Project Euler

I wanted to learn a new language (Rust), and a common, fun way of learning  a new language is to solve problems on Project Euler. These are math problems ranging in difficulty from 5% (easiest) to 100% (hardest), typically drawn from number theory, set theory, combinatorics, and various other topics. Each solution is a unique numeric value, and while there are often multiple ways of solving a given problem, we must consider the algorithmic complexity. The goal is a program which can find the solution in under 1 minute, but I personally feel better if it finishes in under 1 second 😀  A naive solution can take days, months, or years, even on a very fast computer!

A recent problem I encountered was to solve Sudoku puzzles, another problem involved scoring poker hands. These have been quite a bit of fun, not only learning new math concepts, but expanding my knowledge of algorithms, data structures, and problem-solving techniques. I find they push me to the limits, out of my comfort zone, and besides that, they are a great demonstration of why algorithm design, CS theory and math theory are important in software development.

NOTE: I’m going to follow the rules and not publish my solutions, as it spoils the challenge for others. However, if anyone happens to be working on a problem and wants to discuss it, I would be happy to! 🙂


Useful concepts to know

  • Algorithm and data structure analysis: it’s extremely helpful to quickly estimate the scale of the problem, and eliminate solutions that require too many resources.
  • Polygonal / figurate numbers: numbers that can be arranged into polygonal shapes.
  • Integer and prime factorization methods: the faster, the better!
  • Mixed radix numbers: some problems can be interpreted as mixed radix systems.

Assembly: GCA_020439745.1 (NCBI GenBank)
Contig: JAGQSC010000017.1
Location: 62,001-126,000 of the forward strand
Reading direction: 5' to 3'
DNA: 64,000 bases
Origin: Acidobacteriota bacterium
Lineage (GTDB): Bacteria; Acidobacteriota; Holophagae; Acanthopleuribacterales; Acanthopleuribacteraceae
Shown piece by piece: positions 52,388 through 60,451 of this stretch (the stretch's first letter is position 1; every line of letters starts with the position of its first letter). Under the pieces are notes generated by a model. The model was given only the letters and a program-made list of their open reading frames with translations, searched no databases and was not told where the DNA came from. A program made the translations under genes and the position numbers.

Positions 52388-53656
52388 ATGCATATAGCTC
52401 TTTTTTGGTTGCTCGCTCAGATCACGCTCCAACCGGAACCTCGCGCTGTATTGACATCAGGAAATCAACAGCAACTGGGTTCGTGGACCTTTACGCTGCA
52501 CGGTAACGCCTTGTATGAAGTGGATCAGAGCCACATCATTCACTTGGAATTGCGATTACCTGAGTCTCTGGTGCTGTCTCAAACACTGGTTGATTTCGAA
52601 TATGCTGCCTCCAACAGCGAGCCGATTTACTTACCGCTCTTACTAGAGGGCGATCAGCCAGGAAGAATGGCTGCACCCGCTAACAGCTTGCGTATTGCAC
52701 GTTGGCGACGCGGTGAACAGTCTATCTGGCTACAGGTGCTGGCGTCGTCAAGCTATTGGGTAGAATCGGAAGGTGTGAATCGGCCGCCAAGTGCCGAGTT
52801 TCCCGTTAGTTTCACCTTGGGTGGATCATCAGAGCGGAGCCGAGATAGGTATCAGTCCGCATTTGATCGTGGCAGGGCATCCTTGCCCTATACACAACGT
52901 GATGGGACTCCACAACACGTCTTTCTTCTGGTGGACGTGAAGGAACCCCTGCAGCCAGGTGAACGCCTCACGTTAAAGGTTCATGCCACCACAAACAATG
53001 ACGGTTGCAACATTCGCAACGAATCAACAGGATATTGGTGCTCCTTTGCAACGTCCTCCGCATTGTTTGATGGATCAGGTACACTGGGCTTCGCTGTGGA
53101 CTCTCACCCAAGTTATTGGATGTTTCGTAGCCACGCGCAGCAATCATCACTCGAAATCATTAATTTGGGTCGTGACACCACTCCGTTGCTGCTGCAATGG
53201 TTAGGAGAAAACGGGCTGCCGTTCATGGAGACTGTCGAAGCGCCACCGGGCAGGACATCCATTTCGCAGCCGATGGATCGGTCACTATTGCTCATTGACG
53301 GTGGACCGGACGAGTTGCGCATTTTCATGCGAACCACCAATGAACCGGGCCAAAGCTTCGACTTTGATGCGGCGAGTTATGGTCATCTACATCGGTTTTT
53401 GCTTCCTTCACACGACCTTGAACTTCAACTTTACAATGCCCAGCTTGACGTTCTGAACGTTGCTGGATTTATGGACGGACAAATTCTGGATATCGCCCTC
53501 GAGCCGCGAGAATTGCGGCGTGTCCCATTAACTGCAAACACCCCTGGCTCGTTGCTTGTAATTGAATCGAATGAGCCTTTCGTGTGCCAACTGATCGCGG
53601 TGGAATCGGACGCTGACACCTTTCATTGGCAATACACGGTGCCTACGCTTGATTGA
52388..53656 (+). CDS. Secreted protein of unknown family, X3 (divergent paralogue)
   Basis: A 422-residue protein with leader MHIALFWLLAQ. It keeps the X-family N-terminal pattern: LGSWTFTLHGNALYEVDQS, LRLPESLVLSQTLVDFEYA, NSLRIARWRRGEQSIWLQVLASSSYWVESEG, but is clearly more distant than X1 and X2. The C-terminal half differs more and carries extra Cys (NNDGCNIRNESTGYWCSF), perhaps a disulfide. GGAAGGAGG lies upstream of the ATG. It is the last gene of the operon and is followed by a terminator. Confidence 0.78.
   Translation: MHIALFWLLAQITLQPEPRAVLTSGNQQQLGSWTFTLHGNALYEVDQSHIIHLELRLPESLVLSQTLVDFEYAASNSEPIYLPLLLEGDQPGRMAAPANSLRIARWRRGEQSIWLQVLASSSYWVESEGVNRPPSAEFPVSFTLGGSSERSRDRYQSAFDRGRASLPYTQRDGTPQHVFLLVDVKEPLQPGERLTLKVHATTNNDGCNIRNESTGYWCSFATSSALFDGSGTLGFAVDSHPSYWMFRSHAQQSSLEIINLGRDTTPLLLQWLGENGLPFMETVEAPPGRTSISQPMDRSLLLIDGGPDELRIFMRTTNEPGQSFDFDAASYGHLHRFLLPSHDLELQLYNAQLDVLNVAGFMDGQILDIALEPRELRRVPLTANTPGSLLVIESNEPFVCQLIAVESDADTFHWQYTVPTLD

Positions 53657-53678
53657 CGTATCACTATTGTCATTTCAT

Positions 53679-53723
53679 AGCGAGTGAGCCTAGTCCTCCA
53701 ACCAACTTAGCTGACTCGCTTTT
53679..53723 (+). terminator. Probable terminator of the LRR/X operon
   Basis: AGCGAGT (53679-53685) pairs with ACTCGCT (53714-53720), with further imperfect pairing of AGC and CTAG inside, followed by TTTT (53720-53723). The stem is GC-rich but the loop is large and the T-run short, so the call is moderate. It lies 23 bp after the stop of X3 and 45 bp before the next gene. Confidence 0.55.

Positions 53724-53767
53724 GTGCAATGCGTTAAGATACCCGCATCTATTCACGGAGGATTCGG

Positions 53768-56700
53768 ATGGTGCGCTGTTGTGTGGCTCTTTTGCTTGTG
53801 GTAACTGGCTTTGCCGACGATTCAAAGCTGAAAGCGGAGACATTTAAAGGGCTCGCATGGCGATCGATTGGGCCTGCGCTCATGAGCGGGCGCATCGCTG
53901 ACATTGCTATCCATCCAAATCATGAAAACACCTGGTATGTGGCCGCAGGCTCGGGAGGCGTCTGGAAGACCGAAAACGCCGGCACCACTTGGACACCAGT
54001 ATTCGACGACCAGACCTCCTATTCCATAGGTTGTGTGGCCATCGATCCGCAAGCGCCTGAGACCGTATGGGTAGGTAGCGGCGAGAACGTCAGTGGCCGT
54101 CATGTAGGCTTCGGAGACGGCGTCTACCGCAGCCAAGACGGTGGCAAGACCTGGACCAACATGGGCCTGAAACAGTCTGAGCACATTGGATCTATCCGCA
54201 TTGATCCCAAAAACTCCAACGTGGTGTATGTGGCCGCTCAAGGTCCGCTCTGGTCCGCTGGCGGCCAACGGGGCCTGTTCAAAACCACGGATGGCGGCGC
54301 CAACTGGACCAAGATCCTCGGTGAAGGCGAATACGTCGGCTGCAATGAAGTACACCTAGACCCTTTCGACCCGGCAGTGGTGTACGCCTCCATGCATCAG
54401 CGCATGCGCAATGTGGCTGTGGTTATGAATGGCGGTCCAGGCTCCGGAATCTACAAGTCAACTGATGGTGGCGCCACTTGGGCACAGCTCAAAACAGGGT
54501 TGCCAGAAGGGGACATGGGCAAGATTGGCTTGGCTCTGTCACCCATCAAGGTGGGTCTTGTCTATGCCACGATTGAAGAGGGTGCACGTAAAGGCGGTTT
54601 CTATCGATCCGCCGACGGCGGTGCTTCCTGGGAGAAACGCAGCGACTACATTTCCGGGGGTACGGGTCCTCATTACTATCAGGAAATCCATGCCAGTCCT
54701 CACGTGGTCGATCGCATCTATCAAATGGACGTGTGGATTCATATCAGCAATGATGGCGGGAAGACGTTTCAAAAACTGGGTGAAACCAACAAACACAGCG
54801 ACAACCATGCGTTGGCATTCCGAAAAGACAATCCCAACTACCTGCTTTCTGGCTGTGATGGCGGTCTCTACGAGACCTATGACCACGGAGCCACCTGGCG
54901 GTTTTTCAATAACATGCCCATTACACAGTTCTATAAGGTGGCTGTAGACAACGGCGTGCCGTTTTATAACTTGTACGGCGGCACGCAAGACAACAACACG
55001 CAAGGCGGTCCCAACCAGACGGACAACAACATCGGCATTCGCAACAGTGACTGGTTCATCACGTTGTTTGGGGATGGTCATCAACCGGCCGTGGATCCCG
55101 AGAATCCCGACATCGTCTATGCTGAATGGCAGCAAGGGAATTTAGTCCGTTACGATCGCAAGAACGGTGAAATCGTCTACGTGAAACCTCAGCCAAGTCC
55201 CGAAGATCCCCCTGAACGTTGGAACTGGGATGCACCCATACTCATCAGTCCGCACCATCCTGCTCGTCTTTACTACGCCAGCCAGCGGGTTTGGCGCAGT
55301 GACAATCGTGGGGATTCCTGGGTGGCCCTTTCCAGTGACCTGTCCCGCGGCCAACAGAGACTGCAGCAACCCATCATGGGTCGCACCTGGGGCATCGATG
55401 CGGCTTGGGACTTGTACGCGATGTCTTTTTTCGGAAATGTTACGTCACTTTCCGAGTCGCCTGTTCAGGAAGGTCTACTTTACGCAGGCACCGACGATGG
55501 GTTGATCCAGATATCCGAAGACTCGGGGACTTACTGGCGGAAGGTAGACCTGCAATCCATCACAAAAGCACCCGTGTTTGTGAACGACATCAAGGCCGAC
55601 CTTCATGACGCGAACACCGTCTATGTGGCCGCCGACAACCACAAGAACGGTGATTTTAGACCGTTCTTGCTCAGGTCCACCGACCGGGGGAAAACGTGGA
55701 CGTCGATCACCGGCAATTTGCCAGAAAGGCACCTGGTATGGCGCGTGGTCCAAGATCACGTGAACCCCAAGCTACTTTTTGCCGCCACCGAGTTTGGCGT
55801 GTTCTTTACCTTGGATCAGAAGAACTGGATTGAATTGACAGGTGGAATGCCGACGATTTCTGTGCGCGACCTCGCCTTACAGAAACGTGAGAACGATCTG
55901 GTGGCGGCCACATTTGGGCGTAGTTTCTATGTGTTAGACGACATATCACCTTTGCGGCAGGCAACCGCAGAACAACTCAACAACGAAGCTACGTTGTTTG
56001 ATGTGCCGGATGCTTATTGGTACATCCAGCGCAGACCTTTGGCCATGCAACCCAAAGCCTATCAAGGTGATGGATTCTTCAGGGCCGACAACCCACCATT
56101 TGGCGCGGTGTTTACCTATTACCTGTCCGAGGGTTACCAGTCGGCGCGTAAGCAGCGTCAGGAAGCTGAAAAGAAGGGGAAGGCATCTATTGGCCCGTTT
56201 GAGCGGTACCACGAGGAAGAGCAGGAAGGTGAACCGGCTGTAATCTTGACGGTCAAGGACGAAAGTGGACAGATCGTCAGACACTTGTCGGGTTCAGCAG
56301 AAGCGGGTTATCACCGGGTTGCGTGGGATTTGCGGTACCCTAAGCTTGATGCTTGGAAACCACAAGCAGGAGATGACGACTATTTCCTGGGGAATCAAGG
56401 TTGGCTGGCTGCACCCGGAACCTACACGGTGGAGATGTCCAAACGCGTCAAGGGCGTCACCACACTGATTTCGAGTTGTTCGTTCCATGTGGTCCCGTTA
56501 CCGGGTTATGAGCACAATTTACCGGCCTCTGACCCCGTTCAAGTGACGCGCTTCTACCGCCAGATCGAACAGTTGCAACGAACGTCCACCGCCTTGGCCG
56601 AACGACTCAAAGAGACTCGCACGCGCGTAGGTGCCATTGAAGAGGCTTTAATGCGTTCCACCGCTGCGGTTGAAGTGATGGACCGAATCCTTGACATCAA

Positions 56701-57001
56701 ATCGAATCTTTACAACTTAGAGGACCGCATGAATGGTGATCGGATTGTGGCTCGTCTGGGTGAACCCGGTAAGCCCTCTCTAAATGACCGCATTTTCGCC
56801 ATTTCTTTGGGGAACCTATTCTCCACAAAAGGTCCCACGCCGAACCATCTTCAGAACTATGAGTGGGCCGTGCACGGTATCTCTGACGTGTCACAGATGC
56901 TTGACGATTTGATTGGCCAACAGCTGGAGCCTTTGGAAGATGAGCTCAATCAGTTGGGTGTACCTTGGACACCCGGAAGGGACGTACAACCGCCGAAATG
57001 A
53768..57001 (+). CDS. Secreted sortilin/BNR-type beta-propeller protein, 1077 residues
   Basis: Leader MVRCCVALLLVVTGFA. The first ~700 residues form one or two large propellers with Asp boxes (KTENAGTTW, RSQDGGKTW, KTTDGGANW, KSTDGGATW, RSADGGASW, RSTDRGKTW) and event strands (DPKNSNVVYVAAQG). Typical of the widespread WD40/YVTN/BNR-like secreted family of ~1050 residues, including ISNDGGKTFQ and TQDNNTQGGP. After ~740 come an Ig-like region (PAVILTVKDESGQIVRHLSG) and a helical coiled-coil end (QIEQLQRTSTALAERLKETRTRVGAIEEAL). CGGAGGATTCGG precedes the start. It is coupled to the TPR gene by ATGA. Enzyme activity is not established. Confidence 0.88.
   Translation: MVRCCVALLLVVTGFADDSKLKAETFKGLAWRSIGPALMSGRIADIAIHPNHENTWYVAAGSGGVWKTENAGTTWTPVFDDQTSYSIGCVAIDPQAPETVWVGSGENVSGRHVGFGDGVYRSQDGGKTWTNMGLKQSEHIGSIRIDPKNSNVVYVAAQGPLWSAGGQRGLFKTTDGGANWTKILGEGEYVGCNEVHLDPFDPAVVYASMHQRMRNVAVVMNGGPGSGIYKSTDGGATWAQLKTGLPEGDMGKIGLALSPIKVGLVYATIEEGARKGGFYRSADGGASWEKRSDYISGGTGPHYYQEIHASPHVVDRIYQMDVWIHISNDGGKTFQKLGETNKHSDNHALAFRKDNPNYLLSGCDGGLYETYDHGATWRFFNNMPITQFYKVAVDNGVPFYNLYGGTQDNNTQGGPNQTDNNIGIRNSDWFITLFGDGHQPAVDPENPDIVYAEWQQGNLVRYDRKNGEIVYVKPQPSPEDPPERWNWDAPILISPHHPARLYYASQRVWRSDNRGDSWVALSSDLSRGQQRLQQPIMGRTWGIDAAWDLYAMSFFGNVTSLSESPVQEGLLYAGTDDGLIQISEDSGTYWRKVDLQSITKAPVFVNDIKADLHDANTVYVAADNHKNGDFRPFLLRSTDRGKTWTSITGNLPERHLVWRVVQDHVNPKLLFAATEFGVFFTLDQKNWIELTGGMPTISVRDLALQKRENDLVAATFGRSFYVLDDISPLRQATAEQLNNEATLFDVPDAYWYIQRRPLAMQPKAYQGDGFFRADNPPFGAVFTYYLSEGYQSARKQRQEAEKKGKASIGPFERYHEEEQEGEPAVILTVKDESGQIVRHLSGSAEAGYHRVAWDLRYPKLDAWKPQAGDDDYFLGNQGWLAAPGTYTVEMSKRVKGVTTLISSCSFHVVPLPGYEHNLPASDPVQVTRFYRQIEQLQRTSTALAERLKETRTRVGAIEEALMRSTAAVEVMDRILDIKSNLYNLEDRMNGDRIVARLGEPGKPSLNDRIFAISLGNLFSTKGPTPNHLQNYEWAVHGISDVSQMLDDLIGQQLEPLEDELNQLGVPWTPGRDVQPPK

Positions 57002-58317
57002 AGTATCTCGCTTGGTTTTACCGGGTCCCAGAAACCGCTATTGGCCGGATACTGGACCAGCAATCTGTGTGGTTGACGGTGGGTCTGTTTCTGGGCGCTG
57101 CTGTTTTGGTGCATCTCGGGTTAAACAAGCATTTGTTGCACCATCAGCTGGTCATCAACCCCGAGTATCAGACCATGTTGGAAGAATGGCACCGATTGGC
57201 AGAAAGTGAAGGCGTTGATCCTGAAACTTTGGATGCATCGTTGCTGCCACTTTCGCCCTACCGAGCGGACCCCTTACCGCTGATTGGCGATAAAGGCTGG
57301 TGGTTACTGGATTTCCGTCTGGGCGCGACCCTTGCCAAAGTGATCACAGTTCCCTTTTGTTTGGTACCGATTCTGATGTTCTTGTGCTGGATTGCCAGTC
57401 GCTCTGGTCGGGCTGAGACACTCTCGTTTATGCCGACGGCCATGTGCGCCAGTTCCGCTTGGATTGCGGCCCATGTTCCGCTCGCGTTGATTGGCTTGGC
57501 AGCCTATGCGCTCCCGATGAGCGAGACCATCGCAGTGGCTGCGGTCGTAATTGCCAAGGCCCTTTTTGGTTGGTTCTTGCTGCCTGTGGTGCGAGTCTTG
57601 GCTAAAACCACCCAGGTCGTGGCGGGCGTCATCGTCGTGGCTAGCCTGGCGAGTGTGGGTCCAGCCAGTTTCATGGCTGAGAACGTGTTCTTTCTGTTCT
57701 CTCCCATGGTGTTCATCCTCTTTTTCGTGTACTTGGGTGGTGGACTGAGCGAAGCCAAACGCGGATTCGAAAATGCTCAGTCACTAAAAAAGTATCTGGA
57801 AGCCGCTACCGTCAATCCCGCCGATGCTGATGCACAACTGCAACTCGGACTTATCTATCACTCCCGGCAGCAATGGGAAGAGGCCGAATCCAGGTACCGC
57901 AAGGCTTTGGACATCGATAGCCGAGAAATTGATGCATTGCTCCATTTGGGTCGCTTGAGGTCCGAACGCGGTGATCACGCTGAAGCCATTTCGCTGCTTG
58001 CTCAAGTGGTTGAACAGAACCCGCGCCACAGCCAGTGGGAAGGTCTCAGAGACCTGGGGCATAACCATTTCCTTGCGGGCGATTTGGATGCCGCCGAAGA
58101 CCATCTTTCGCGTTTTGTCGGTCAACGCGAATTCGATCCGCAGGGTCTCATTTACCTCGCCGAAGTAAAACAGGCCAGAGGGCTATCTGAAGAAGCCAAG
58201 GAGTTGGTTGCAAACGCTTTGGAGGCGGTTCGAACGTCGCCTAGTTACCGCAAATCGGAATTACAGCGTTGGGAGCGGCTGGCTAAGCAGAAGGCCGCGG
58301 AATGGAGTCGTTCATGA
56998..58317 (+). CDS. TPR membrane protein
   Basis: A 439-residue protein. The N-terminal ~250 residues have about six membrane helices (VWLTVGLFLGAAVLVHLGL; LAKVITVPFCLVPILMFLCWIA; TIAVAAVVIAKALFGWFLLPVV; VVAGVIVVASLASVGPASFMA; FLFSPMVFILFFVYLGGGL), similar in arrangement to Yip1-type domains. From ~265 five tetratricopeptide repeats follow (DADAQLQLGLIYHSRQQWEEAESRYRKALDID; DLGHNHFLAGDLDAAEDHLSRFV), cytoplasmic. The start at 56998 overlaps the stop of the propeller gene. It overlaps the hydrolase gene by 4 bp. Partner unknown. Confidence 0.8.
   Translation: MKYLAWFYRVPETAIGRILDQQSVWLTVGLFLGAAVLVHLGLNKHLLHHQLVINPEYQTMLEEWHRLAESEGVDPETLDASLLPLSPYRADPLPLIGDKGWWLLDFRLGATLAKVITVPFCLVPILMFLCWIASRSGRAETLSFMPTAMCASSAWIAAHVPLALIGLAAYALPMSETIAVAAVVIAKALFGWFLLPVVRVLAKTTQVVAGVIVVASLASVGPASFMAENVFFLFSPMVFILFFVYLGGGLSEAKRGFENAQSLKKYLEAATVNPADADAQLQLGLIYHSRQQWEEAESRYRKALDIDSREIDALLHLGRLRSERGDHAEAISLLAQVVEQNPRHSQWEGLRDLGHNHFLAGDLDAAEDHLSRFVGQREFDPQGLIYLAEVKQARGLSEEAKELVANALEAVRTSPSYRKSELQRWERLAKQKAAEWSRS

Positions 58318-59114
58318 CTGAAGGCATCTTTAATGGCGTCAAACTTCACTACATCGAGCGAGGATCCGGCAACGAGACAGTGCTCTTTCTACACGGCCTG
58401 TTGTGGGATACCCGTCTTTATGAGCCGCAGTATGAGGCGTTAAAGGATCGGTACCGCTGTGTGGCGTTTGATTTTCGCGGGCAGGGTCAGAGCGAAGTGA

• Combinations: “n choose k”, how many ways can we take k things from a set of n things? Order doesn’t matter: {A,B,C} is the same as {C,B,A}. Also, know combinations with repetition (multicombinations, multisubsets).
  • Permutations: arrange a set of n things into a unique order.
  • Binomial coefficients: useful to find the number of combinations of a set.
  • Gray codes: binary counting where only a single bit changes/flips: 1101 => 1111 => 1110.
  • Integer partitioning: how many distinct ways can we add smaller integers to equal n? (e.g. 4 = 3 + 1 = 2 + 2 = 2 + 1 + 1 = 1 + 1+ 1+ 1)
  • Integer composition: like partitioning, only order matters (3 + 1 and 1 + 3 are distinct).
  • Sets: all of the above (combinations, permutations, partitions)
  • Multisets: all of the above (combinations, permutations, partitions)
  • Tree and graph construction and traversal: some problems can be expressed as a tree or graph structure, and there are well-known, efficient algorithms for manipulating them.
  • Recursion: some problems are naturally recursive, but it’s not always the most efficient solution! (e.g. compare calculating binomial coefficients recursively for large n,k vs. using multiplication)


Some handy references for solving these types of problems.